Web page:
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The Effectiveness of Single Field Fundus Photography for Early Diabetic Retinopathy Screening in Community Free Clinics

Gayle Daniels O.D.


Demonstrating effectiveness of single field fundus photography in early screening for diabetic retinopathy, especially in community free clinics. Comparing digital imaging to current standards of screening methods. Introducing diabetic research project utilizing the varying demographics of the free medical clinics with retinal imaging for early screening of diabetic retinopathy in all diabetic patients.


1. Understanding Single Field Photography usage in community free clinics

2. Understanding Basic Diabetic Retinopathy
3. Demonstrating importance of early screening for diabetic retinopathy 


Gayle Daniels O.D.

Owns a practice in Fort Worth, TX



  • October 27, 2017
    4:15 PM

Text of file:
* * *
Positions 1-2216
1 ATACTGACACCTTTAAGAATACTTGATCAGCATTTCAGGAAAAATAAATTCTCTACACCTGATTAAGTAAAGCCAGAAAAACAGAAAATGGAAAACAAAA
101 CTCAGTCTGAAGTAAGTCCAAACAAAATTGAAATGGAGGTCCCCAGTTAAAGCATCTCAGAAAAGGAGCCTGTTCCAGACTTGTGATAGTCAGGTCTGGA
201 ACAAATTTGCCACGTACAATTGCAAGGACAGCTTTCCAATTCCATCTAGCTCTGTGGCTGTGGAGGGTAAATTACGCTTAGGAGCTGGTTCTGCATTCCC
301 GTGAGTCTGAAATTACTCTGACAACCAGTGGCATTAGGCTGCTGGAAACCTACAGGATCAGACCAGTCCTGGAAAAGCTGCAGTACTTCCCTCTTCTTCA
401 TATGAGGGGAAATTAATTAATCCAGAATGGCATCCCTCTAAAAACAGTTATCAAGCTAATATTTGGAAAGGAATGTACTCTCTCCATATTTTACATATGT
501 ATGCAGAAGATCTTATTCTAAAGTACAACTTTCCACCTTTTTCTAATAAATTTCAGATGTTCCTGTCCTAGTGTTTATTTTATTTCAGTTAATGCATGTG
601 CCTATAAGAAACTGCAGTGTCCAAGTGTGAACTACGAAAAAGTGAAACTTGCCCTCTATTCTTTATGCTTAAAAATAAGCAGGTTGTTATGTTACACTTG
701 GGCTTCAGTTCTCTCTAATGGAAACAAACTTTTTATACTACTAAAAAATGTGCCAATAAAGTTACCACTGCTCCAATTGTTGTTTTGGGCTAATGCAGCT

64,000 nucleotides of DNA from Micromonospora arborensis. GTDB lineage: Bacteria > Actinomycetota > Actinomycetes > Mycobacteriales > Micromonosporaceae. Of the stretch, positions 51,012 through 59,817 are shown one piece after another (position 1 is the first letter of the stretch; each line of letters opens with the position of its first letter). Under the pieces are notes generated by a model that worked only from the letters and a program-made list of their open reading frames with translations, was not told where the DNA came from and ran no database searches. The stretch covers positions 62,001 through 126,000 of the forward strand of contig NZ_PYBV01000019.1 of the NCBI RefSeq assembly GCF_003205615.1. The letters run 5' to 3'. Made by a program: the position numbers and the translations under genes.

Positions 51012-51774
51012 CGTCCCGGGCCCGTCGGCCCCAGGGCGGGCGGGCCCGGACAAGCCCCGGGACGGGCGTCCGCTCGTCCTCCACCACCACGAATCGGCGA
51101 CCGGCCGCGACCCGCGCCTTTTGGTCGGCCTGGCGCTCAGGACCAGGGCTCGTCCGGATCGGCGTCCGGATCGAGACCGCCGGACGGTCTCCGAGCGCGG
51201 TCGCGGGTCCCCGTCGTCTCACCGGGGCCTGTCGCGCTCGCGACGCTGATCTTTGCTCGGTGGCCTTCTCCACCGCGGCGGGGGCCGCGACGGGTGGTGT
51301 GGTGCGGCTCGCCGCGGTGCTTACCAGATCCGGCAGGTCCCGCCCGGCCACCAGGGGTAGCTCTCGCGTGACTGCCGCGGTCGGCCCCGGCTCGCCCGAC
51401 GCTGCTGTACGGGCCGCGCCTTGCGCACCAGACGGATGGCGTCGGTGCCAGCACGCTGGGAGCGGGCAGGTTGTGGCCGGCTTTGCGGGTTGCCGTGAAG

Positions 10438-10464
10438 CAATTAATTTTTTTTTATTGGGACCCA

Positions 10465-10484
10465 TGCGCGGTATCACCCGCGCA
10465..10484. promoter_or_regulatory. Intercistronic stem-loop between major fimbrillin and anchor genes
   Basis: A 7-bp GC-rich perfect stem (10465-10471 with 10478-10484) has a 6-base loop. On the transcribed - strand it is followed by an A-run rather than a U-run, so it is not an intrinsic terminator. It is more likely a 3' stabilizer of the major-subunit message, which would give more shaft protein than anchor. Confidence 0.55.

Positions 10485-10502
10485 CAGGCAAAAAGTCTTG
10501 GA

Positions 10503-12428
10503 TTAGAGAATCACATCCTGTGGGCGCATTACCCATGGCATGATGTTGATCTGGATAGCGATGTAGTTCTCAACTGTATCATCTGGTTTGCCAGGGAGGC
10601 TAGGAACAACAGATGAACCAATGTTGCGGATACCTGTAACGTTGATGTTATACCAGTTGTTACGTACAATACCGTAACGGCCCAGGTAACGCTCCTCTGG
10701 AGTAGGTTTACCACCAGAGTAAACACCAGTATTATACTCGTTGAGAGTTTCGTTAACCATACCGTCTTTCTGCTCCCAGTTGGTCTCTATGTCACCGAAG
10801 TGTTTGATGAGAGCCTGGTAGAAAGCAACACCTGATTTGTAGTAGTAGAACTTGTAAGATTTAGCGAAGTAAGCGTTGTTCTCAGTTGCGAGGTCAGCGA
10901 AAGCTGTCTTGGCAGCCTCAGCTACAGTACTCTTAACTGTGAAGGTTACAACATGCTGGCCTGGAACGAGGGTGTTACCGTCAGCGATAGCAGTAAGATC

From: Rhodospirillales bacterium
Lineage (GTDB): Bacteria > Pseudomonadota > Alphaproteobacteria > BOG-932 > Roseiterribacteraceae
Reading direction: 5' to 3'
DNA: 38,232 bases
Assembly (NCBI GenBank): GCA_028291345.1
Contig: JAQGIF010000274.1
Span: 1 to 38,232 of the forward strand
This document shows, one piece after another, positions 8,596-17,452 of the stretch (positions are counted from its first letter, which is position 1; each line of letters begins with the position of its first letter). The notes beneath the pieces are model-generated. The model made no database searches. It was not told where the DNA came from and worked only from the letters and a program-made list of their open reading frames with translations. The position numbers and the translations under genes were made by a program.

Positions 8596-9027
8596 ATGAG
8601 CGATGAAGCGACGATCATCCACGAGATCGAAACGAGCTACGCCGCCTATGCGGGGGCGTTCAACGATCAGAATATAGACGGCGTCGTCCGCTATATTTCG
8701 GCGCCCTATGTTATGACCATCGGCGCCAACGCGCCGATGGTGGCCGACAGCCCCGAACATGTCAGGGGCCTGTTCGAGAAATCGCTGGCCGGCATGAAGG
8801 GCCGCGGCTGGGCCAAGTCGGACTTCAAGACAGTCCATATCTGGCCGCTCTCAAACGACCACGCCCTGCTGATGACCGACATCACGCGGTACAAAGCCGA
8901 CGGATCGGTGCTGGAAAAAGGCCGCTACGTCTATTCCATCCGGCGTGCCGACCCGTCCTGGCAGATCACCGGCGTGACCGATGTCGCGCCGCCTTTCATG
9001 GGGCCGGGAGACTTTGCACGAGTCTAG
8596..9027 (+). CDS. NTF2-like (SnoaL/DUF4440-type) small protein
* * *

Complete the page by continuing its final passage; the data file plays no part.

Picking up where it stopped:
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Father I ask you just to take the mike Lord allow us to see how you want us to use the talent you've given us in the work that it needs when we're out in the community giving exams because they can then. So pretty much going to continue on with what Brad was talking about in diabetic retinopathy but from a different twist basically for early detection in our settings of payment free clinics which is going to be slightly different in your clinical settings and we're going to talk about specifically the single field funders photography versus the seven field and the optos and everything else because we are in a modified situation we're in a meant clinic so we're going to think a little differently but still have some of the resources that you would have in your own basic clinic. Again this is who I am and if you notice anybody here who cares there you go. There you go. And my there are in any financial endorsements by mankind my endorsements are all from above and so I am not paid by anybody here. Basically we want to start with just basic diabetic retinopathy want to one in a different way because Brad did a wonderful job of giving us the classifications of diabetic retinopathy so I don't want to repeat any of that when I'm basically going to talk about pretty much is just that. Close to ten percent of the population are diabetics out there children and adults alike. Approximately zero point seven million are diagnosed every year so it's not a condition or a dyke disease it's going to go away just keep getting worse specially with the diet that we have. There's about twelve percent Hispanics and African-Americans so minorities make up quite a bit of the population that suffer from diabetes out there now come in the community. It can go Kurd but they can occur at any any age as we know and it is a leading cause of preventable blindness in. What I'm really harping on when it comes to community free clinics and diabetes because it is preventable and it is mentioned impairment in the working age of Americans. So the survey shows that over forty years of age as what Brad mentioned before also that it will have diabetic retinopathy and a lot of times they're unaware of the changes that they're having inside and then generally after the ten years he had eighty percent my study showed seventy five but it doesn't matter the number semantics that the thing is that after ten years most people will have some form of diabetic retinopathy that we need to pay attention to. And of course as we know the stages that no symptoms until very late stages when there's a burning much else we can do for effect affective treatment so that's why early diagnosis and detection is really the key and that's what we're going for in our community settings with him and free clinics. So ninety percent of the vision loss if we're caught early and treated can be prevented from vision loss if we just catch it and treat it and the studies show that about sixty percent of the diabetics actually do receive some form of an examination to some degree but what we're trying to do in our screening start goals is that we want to. Identify treat educate and manage that's the biggest thing that we're doing in our free clinics. Before we have every verse of vision loss with our patients so some of the diabetic facts that we all know also that it's money takes a lot of money to first diagnosed diabetes cost a lot of money for direct care of diabetic patients and just as much money for indirect care with people going on disability and work loss and everything else so it's money is involved throughout the whole cycle of diabetes. And a no brainer the worst severity of the diabetic retinopathy in vision loss the higher the insurance cost. For us and for everybody else and that's just a no brainer so I was shown here that some of the initial screenings can cost slightly over one hundred dollars for just initial screening for some people who don't have it that's a lot of money still and then once we do have early detected written up at the one now we're looking at about eight hundred dollars per person and then the once it's gets the severity point of severe right now but they were looking at over twelve thousand dollars per person and that's what we're trying to prevent from getting to this point and even that point. So we have to remember again about one third of the diabetic patients will have some form of diabetic retinopathy when they're coming to our Frisco clinics Niger routine exam your clinic at home your private practice we're talking strictly in the community right now so obvious solution is prevention of course detect and treat before it even gets to that point how we can help the patients to this to prevent vision loss OK I know you guys I'm singing to the choir you know because I'm preaching right here to you could you know this already you do this every day with your patients in your private practice. So I created what we're going to call it I think we're going to identify treat educate and manage so we're now called the. Great and we want to do this and early detection with our screening programs so that we can catch the patients for appropriate referrals. Before they have vision loss that's the whole thing so we're going to do this through a single fill photography and we're going to utilize the Amen free clinics for these diabetic screenings that we want to do for early detection education so that we can reduce progression and preserve sight for the patients that come to him in free clinic. So a little bit of history about photography. Right now photography was introduced way back in the mid eighty's hundreds so they had some form of photography that pointed as everything else evolves and has evolved greatly. Renel camera basically again anatomy of the retina just take the superficial layers out there with basic photography and the typical. Camera would give you about that much angle back there except for the white view that pragmatist mentioning again this is for I screening purpose that we'll use in the community so it's going to give us a little bit different than the optos that we would use and inside a clinic I wish we could have an up close to travel with us that would be beautiful when. They are the Daytona. And the Daytona if we could get a grant for that it would be ideal but that's what eighty five thousand. Are coming down. The moving of it and that's all we do. Right so the advantages of some of the newer models out there. You don't have to worry about the dialing drops some of them have automatic I alignment if you've seen a V S P camera that's on their mobile then it really lines the patient up and everything you just push a button and don't do anything it lines it up and snaps the photo for you and everything and it's really improving how we're doing diabetic eye care generally everywhere we're just having a photography and of course the red free unfortunately the for the camera that we have that we're carrying with us does not have this feature and I wish it did and I told that to the company so maybe perhaps they'll have that is in addition or a filter to put in or something that will help with the red green. So what got me interested in wanting to do something in regards to this is I came across the study from the American carrier. And basically they were doing as they were evaluating whether single fundus photography can be used as a screening tool to identify written up at the well it seems like it should be it's just a no brainer but they actually did research to show this so I wanted to read their research and their conclusion was is that nothing is a substitute for complete comprehensive exam which we all know and which we say at the eggs are free clinics However it is evidence that it can serve as a screening tool for diabetic retinopathy to identify patients and then for referral for evaluation a managed. Which is the whole basis of a free clinic in the community in my opinion where they're to identify to try to educate the patients of what's going on and then put them in appropriate hands for treatment and for us that's what I want the vision I care department to be for a pathway or a man or anybody else in the community because a lot of times the patients don't have time to sit and talk to the doctor or afraid to talk to the doctor and to tell or not anymore so this is our chance to really educate with them showing a picture of their eye versus an eye out of the textbook rather Google that's my really big push so the advantages of a single field. Photography is that it's very easy to use just one particular photograph it's convenient and we're able to detect something in this setting that we have a nice free clinics so the early treatment diabetic retinopathy study little bit more intensive like what Brad was bring into a view for us it involved the seven field standard stary optic fundus photography's in they use the army house classification and it required scale photographers dilated pupils in film at this time so it was very intense for them to do in a kind of photography using this study and this particular classification I mean it's a seven field with thirteen complex levels you know all we have to level eighty five to determine the degree of diabetic retinopathy in our setting I just want to find if they have it and educate the patient the importance of getting that monitored and move on as far as letting them understand what's going on so it doesn't have to be this intense at our community in a setting so again seven field right had a better picture for this and identifying how they take the different shots in the put them all together for that compared to the one single field that we take out in the field in the communities so advantages again it's just easy one shot actually we do two or three just to have the doctor compare a couple of shots versus just one that can be. The ability to detect right now with the if it's there and that's and to feel. The potential to improve the quality of our screening because that's what really we do as a modified screening exam and then we can see so many patients at one of it which of course you know is a bottom line at this screening system see as many people as we can reach. Than an advantage is again quick and easy large field dilations not required patients like that and we can actually keep the photos in and use them over time because believe it or not we go to the same cities we see the same people they use us for their annual exams and that's scary to me because if I have a diabetic patient we don't have a camera I'm asking them to go get seeing him and I see them next year oh yeah for you oh I saw you last year when did you go to the doctor like I said no no no I knew you'd be back this year that's scary so at least with a camera I think that gives us a little bit more confidence to take that picture look in the back and give them a little bit more education try to get them understand the importance of having that complete exam that this is not replacing your complete annual exam so the disadvantage of the photography of course is two dimensional and it doesn't give us the depth sometimes a cataract will interfere in artifacts will interfere with the actual picture and then the probability for most like the Daytona you don't want to travel with that and then the cost of the camera itself can be a little pricey for that but I found that the least expensive and expensive one I found so far is about one to ten thousand. So again a standard of care we will never ever ignore or deviate away from the standard of care for diabetic patients which is a complete eye exam that includes dilation that will never be replaced so to bring a back to a little bit of life here this is what we did in Detroit in the Motor City for a main clinic that we had there. So this is the first time we had a camera on site loan to us we did a ten question survey of the patients prior to taking the photo so we. Had sixty seven diabetic patients that were seen identified as diabetic on the form so if we had some that didn't identify when we did not know. That we had sixty one percent were female. And we had the majority were African-American at this location the last eye exam was over two years the majority of patients. In the last dilated exam was also greater than two years so again of their primary physician speaking to them at all or referring them yearly exams or do they even go yearly even to the physician. How long we've been diagnosed with diabetes will more than ten years so we've both had said that after ten years there's a seventy five eighty percent chance that they're going to have some kind of retinopathy after ten years and that's evident there. And then what medications most of whom are just taking any type of pills that they admitted to and they had sixteen percent that were taken anything. Last I exam if it's been more than two years what would you say is the main reason why you haven't had Dr checked course the biggest thing is lack of insurance and the second is the cost of the exam in their opinion and their transportation to and from the clinic and this is what I thought was cool and they didn't think was a priority and why they didn't have an exam done so again the communication between As Brad ended his his talk the communication between us the primary physician is everything else is really key for these patients that are diabetic. And then they have been told I am well I don't know if I believe the results on this one quite so much because it's kind of high for people to say that they they were told all the effects but yet they still don't come and get their eyes checked or dilated or anything else so I don't know if they just said that just to say that because we asked that question when we actually do this survey next year we got to think of a better question to see if I can understand so if you guys have any good research questions please let us know because I don't quite like that when I don't think that results are right and then what health insurance do they have most of them had nothing and so that's why they were going in getting their eyes evaluated or check the latest and haven't they already said it was too expensive for them. And in the likelihood of having an exam from now on of course they're going to say that in front of us there oh yeah of course I get my age check you're sitting right here front of me. All right so this is what I said the i team circle of orange I already for the four we're going to identify treat educate and manage circle of orange and why the color orange I'm just a happy person orange comes out to be full of joy full of change health some of the key words that have described oranges basically why I just wanted to come up with something that helps fit that also so the circle of orange basically is a pilot program that I'm trying to institute for next year where we're going to link the Amen free clinics so if you've heard there's approximately sixty clinics that have been slated for next year in that those sixty clinics we have one camera. We're going to pick the camera that has the largest number of providers tent so the largest number of providers of the more patients will be surveyed and researched and we're going to link together them with the volunteer eye care providers that attend the clinics as well as local community eye care providers and I explain that in a minute in the mission for the circle warning I do if I treat educate manage people with diabetes who are at risk of vision loss or an eighteen month period and I say eighteen months because we're going to have clinics from January to December for those patients seen in December I would still like to follow up for six months which would take it to the eighteenth month point. In our service will be all diabetic patients that are registered for services that are payment free clinics not just those for eye care I would like to position the camera someplace where every patient who is identified as a diabetic will be screened and now we can really capture everybody they might also have a veil ability next year to have A one C. screenings besides just the blood sugars of the blood sugars elevated to a point past the criteria they will have A one C. at the same time so I want the camera close to medical maybe even so that everybody that is identified as diabetic will have the screened not just those coming to vision. So identified this is a camera unit here is a unit or a utilizes portable camera to take that single field fundus photographer shot this particular gentleman is the technician who's learning how to use it right now this is my nephew and my nephew is basically learning how to be an optician through the program we have in Fort Worth and so he's adapted to how to take the camera shots and has been practicing so that will be proficiency next year and this is the camera this actually was developed by I think off the Molly just in India and the body here comes apart in the storage in a case that can be put in your overhead compartment and then everything else breaks down and puts in another suitcase so the. Completely breaks down and can travel into suitcases completely durable. Guy just going overhead. Oh just like a regular. Flu case and this is very very durable unfortunately we found out first hand this got dropped. And it still works extremely durable. Streaming and they even said that they said that it was designed and manufactured for that because they use it they said in India they would put on the back of bikes and take it out to areas where you see. So then the clinic on site I would like to after the Identify we have a provider actually review the pictures in Detroit this isn't a live one is off Google but in Detroit we had three doctors that that were there practicing for doctors when they had a patient I was diabetic it was identified on their exam form and they just went to take a look at the images on the camera and they came back and discussed it with the patient so every diabetic patient that was identified in that survey there was evaluated on site by the doctor. Of course just to go through typical medical records we will have a form that will use next year for those that have pictures taken so we can properly document because as you know anything that's not recorded was never done so we want to make sure that it's documented that we saw the look in the back of the side in the single field shot and in treatment so anybody that needs treatment what I would like to do with this I team circle of orange is that I would like to identify providers within a five or ten mile radius of the clinic where it's going to be so that if there's treatment is needed we've already contacted them ahead of time to see whether or not they would be willing to take our patients on for treatment. So I want to recruit we're going to ten mile radius any private practice group practice our health clinic and I want to ask them that if we have patients that we identify with retinopathy you know would they be willing to see them in a frequency. And if they don't have any right now for the at all maybe still six months for that routine dilated exam because we're never going to step away and ignore that standard of care and of course a lot of patients who attend these clinics as you know have insurance some of them do have insurance not everybody is without So if they have insurance and the clinics are willing to you know. File that's totally up to them we're not going to say no but I do want to find one or two providers that would be willing to be part of our circle of orange so when we do identify patients we can refer them so we have a few three four or five providers you know they might only get one or two people it's not like they're going to get thirty they're not going to get sixty it's going to be just a few that will actually have diabetic retinopathy or need to screenings. And the treatment that will be told into them to do their medical insurance the professional courtesy to be part of this what we're trying to do is really make this a research program we're actually trying to seek and other monies to help grant this program for next year and so if we do get granted anything we could even offer to be help with the cost for treatment for the patients that we identify that really do have vision threatening right now apathy in the back of the eye and then we want to educate we have that circle of orange and we also have nurse practitioners that are involved in that circle not just optometrist who are willing to make phone calls to these patients and we want to give them general diabetic facts and education we want them to be completely informed so we want to give them general ever and ever information we want to give them information how to properly take their medication and when to take their medication I say that because one nurse practitioner was speaking to this is what she does right now at one of the hospitals in Fort Worth and she said that one guy came in for evaluation before he being discharged from the hospital and the sugar was ridiculously high and she was like did you take your insulin today and he said Yeah I took it today and it was still you know elevated above to fifty and she was like how going to be so happy took your insulin show me how you took your insulin and I just did this and show. Well you so big he didn't realize he shot his shirt. And didn't shoot himself so even something that simple just to communicate with the patients to see whether or not they're taking their medication properly and at the proper time and then to record it properly she's a Briley being on there she's a great person that's going to be an asset to the circle of orange because she likes to educate how to properly even log your number so that when you go to your provider they're fully informed of what's going on with the sugar. And then we want to actually give them a personalized diabetic diet plan that will encourage them to eat right to also affect their overawed blood sugar level and control and then the exercise program we want to personalize it we want to find out what they like to do again all this would be just done with that those people were identifying because if you tell me let's let's plan an exercise program in my mind I think this and I think this and I think this and I don't want to exercise so let's find a way that they would enjoy exercising what they like to do maybe a simple walk around the park we can encourage that's exercise but anything else more strenuous they're going to immediately tune you out because that's what I do. And then of course we want to educate spiritually also if they're around a local church where they are doing done or to include any other tracks or anything else that we can feed to them and filter to them for their spiritual education also and then the manager we want to manage them again through our circle of three six and twelve months either through a text and email telephone call just to encourage them along this way to make sure that they're keeping up with their appointments so we want to make sure that they're keeping up with their daily with their schedule dilations with the providers and any other treatment that that provider has so it's going to be a big working network between the i team and the local providers and the patient this is what we would like to do so at the end we can see if we kind of hold hands with that patient. Did we help them along did they did they get things their exam done that they understand is that they even take better control of their sugar in managing their sugar we just want to see what this would do if we just gave them a little bit more education and a little bit more follow through than just saying you have this and go. So in summary this there is evidence that a single pill funded photography is a screening tool and that's all that we're seeing it as a screening tool to identify patients with the retinopathy for referral and we just want to take that referral further and help manage that patient for at least six twelve eighteen months to see if they can continue on after that with that proper education so I teamed circle of Orange is a network of health care providers we want to personalize diabetic eye care so we can reduce vision we just want to work together as a team so I guess the bottom line is all of these findings illustrate that there is a tremendous need for community based diabetic retinopathy programs surveillance programs and that's what a man is striving to be so are you willing. Thank you this media was brought to you by. A website dedicated to spreading God's word through free sermon audio and much more if you would like to know more about. If you would like to listen to more sermons lead to visit W W W dot. Org.